Britannia Biographies: Sir Walter Raleigh Part 17

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Biography of Sir Walter Raleigh by Christopher Smith

S I R      W A L T E R
 R A L E I G H
Part 19: Raleigh's Execution

The Scene of Raleigh's Execution: Old Palace Yard, Westminster

Back in England and under arrest, Raleigh toyed with thoughts of flight to France, but he decided to face the King and justify his name. Gondomor's trap had been sprung and he would end his tour of duty in triumph. Sir Walter returned to London via Salisbury, past his beloved Sherborne. Here, he feigned illness, so that he could write an appeal in justification of his voyage to Guyana. However, Stukeley was ordered to continue their journey to London. Raleigh made further plans to escape but his servants informed on him and even his cousin would not help. In order that Sir Walter should produce enough rope to hang himself, the authorities allowed Stukeley to accompany him down the Thames in a boat; but Raleigh was stopped at Greenwich and arrested. Sir 'Judas' Stukeley had betrayed him. Stukeley was to die later, a lonely lunatic on Lundy Island. On 10th August, Raleigh was a prisoner in the Tower once more.

On 15th October, King James received a letter from the King of Spain sparing Raleigh from execution in Madrid, but urging, in the light of delicate negotiations of marriage, that his death in London would please his mots Catholic Majesty. The Attorney General, Sir Edward Coke gave his opinion that Sir Walter was a man "civilly dead". James, to avoid a show trial when the Nation from the Queen down were all in his support, decided that a small group of commissioners should convict him. On 22nd October, the Attorney General charged him that he proposed war between England and Spain. The Solicitor General added that he had tried to flee from justice and his behaviour at Salisbury had been a fraud to deceive king and state. Raleigh defended himself stoutly but, on 28th October, he was driven from the Tower to Westminster Hall before a succession of the King's Bench, a bedraggled and broken man. The Lord Chief Justice explained that his treason could not be pardoned, said he had been valiant and wise and a good Christian, but execution was granted.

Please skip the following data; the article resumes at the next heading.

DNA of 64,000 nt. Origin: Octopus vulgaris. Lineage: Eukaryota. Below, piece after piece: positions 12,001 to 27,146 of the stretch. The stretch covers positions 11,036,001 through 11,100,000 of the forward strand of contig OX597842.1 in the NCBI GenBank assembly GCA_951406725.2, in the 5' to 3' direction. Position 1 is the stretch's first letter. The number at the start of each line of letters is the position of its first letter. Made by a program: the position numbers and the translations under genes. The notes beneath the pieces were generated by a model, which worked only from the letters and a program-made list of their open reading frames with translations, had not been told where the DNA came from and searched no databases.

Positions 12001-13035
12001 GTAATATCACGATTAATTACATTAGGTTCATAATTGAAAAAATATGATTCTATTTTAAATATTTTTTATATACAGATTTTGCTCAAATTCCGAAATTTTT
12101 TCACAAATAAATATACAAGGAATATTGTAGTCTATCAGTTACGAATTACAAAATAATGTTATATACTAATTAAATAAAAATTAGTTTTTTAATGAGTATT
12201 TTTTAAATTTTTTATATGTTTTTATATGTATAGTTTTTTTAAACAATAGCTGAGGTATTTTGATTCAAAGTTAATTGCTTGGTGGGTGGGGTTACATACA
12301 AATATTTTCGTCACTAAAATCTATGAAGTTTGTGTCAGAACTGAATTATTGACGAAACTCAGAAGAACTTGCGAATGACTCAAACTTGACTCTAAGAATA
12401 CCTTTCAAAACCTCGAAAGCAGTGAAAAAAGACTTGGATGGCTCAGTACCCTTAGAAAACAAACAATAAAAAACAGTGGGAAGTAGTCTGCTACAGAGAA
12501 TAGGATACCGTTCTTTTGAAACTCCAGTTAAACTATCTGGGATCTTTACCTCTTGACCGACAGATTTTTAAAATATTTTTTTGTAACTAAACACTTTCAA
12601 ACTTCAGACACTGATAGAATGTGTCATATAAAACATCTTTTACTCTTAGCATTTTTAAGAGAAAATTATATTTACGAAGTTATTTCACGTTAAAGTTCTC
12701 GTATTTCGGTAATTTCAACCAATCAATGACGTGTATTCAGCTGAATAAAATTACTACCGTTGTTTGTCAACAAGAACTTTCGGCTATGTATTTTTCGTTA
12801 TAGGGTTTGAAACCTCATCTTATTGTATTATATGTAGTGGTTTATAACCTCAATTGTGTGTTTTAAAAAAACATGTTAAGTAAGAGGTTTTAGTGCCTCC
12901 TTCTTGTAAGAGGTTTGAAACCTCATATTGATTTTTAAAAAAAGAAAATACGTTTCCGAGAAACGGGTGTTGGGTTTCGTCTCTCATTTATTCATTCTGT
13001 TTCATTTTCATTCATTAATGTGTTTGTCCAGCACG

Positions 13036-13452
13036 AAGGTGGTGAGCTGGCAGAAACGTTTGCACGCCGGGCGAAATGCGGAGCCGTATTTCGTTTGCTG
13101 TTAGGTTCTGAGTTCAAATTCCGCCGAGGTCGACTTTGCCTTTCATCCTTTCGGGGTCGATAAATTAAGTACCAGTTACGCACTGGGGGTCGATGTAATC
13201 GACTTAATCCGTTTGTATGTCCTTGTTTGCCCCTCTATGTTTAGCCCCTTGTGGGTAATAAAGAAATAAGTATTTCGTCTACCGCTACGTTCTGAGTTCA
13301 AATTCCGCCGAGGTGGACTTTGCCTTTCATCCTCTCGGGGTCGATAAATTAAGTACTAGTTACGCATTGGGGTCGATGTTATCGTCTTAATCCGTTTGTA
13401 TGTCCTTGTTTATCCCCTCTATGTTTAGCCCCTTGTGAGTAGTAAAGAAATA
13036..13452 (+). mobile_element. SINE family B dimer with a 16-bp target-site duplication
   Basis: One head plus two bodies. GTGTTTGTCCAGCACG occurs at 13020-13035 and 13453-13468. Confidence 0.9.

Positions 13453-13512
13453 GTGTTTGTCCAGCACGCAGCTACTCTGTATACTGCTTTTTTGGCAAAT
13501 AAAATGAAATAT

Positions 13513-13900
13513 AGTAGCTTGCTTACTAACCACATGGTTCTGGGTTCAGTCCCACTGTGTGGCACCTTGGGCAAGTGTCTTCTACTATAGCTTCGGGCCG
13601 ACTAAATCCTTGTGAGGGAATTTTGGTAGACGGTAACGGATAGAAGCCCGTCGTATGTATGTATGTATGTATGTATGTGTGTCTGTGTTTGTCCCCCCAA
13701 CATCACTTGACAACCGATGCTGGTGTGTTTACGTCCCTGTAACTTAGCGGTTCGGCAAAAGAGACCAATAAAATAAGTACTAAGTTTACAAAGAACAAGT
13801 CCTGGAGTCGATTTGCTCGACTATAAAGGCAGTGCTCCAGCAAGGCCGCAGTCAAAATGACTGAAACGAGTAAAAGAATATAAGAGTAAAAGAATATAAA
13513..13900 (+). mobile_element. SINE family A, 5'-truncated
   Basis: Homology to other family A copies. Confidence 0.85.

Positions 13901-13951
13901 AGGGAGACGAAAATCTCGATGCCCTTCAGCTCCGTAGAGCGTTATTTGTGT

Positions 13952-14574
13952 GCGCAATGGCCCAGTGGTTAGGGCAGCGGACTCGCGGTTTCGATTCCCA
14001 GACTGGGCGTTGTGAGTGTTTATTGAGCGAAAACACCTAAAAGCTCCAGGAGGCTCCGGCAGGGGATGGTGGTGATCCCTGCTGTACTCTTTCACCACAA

The execution was to take place in the Old Palace Yard, Westminster on the same day as the Lord Mayor's Show. Raleigh was housed overnight in the Abbey gatehouse. Bess left him after midnight. Charles Thynne of Longleat, from his Sherborne days, came to say goodbye. Fussy Dean Tomson gave him spiritual comfort. Communion was celebrated and he ate a hearty breakfast, took tobacco and prepared for his last journey. He dressed magnificently: a satin doublet, black embroidered waistcoat, taffeta black breaches and coloured silk stockings, hat embroidered night cap and a black velvet cloak. The Old Palace Yard was crowded: amongst the onlookers, the young Johns Eliot, Hampden and Pym, watching the death of the last great Elizabethan. As future Cromwellians, it is interesting to wonder how they would have viewed this abuse of law. Tomson and two sheriffs led Sir Walter up to the scaffold. He then made his final speech and ended, "So I take my leave of you all, making my peace with God." Raleigh took off his gown and doublet and asked the headsman to show him the axe. "This is sharp medicine...that will cure all my diseases." He placed his head on the block, refused a blindfold and gave the signal to strike. The headsman delayed: "Strike man, strike!" The axe fell and fell again. Raleigh's severed head was shown to the crowd. A groan arouse with mutterings of, "We have not such another head to be cut off."

That evening, Bess took the head home in a leather bag. Later, she kept it in a cupboard to show her husband's admirers. His body was buried in St. Margaret's, Westminster, south of the altar. Dean Tomson wrote, "This was the news a week since but it is now blown over, and he is almost forgotten".    Copyright ©1999, LLC